Contracts that CHL signed with nurses it sent to Newfoundland, also obtained by The Globe, include the same language.

Vitalité confirmed that it has been paying CHL the $46 meal allowances. Asked if it had verified that the money had gone to workers, it said in a statement that “it is up to Canadian Health Labs to honour its commitment to its employees.” The health authority would not provide the total amount it has paid. “You will have to verify with CHL,” it said in a subsequent statement.

CHL did not respond to several requests from The Globe to explain the discrepancy in its handling of meal allowances.

Although Vitalité has declined to release documents related to its travel nursing arrangements, The Globe obtained the authority’s contracts with CHL through other sources. Newfoundland released its contracts with CHL in response to freedom of information requests.

These contracts show that CHL billed regional health authorities in the two Atlantic provinces at rates of up to $300 an hour per nurse, twice what other agencies charged and six times what local nurses earn in the public system.

CHL previously responded to The Globe’s questions with a statement saying that its contracts are fair, transparent and “tailored to meet each jurisdiction’s significant local needs.”

The statement said CHL’s prices “reflect the extraordinary logistical challenges of getting and keeping health care professionals in rural, remote and underserved communities.”

The Globe’s reporting has prompted union leaders and opposition politicians to urge provincial auditors-general to examine contracts with private nursing agencies.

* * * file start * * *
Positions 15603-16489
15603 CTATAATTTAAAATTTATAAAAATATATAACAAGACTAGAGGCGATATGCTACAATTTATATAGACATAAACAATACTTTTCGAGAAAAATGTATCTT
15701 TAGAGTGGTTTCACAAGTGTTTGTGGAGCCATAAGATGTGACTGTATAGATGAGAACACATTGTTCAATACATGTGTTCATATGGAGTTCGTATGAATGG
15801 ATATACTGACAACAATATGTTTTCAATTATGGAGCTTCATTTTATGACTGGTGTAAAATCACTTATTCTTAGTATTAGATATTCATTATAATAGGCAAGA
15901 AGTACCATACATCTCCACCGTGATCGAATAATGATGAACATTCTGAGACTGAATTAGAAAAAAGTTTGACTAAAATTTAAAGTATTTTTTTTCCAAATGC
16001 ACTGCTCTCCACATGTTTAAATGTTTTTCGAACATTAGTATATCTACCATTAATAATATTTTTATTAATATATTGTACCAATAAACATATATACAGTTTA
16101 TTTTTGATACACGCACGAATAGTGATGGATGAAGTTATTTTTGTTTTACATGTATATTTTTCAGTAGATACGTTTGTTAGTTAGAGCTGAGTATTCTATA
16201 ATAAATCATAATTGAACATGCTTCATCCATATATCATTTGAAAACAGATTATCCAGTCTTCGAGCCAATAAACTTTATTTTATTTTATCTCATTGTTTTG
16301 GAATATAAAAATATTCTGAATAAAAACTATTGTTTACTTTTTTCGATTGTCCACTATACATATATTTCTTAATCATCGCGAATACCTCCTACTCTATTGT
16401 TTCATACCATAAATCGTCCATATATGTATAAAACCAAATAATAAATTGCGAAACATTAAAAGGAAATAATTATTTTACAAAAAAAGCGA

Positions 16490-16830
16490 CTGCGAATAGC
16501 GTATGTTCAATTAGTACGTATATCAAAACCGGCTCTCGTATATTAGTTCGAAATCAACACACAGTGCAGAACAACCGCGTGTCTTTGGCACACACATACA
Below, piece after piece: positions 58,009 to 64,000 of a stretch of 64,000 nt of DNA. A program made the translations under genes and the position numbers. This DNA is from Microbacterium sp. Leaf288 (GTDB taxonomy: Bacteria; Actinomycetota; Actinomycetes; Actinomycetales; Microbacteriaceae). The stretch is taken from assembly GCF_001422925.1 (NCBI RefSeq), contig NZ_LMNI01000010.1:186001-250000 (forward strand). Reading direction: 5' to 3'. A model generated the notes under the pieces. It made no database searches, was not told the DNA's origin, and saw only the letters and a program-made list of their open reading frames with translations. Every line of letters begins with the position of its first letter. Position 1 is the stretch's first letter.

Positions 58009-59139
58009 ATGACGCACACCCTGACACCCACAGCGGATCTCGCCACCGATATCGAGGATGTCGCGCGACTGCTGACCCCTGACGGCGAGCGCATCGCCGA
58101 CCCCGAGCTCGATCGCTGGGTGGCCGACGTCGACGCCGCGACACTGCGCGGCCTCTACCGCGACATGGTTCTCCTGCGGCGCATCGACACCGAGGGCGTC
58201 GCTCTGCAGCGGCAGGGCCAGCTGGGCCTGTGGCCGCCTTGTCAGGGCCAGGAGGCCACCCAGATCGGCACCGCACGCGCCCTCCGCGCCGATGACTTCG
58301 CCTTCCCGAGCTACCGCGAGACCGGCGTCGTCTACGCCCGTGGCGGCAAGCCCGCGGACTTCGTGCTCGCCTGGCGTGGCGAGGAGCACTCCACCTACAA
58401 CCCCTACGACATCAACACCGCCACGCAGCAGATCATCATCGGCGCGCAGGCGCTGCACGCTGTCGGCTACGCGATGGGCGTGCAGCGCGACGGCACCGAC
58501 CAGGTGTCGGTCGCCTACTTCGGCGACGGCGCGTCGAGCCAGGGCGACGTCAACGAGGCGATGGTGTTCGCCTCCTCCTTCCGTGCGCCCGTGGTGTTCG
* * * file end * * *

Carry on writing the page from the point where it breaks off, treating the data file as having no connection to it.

Last week, Newfoundland Health Minister Tom Osborne asked the Office of the Comptroller-General, the government branch that oversees public finances in the province, to conduct a review of health authorities’ dealings with CHL.

Vitalité's chief executive officer, France Desrosiers, has said her organization, like health authorities elsewhere, had to turn to private agencies to compensate for severe staff shortages made worse by the pandemic – a problem compounded by Vitalité's need to have French-speaking personnel.

Susan Holt, Leader of New Brunswick’s Official Opposition Liberals, said in an interview that the issue of the meal allowances is worrying. “It’s unacceptable that our government is paying out money with no receipt for no benefit,” she said. “This company is taking advantage of our situation. We have to ensure good use and value for taxpayer dollars.”

She said Vitalité needs to find out what happened to the money it spent.

“If I were Vitalité, I’d be taking it up with CHL that they’ve charged us for food that hasn’t made its way into the hands of the nurses. … I think that’s a conversation that should happen.”

In an interview with CBC Radio on Tuesday, New Brunswick Premier Blaine Higgs said he expects Vitalité to investigate and report to its board. “This is a situation where it seems like we could have gotten better value,” the Premier said.

Newfoundland’s Official Opposition has written to the RCMP, asking the force to look into CHL’s handling of the meal allowances. Ms. Holt said that in New Brunswick it is up to Vitalité to decide whether to involve the police.

“It doesn’t seem like good business practice,” she said, “to lay something out in a contract, charge for it, but then not deliver it as written.”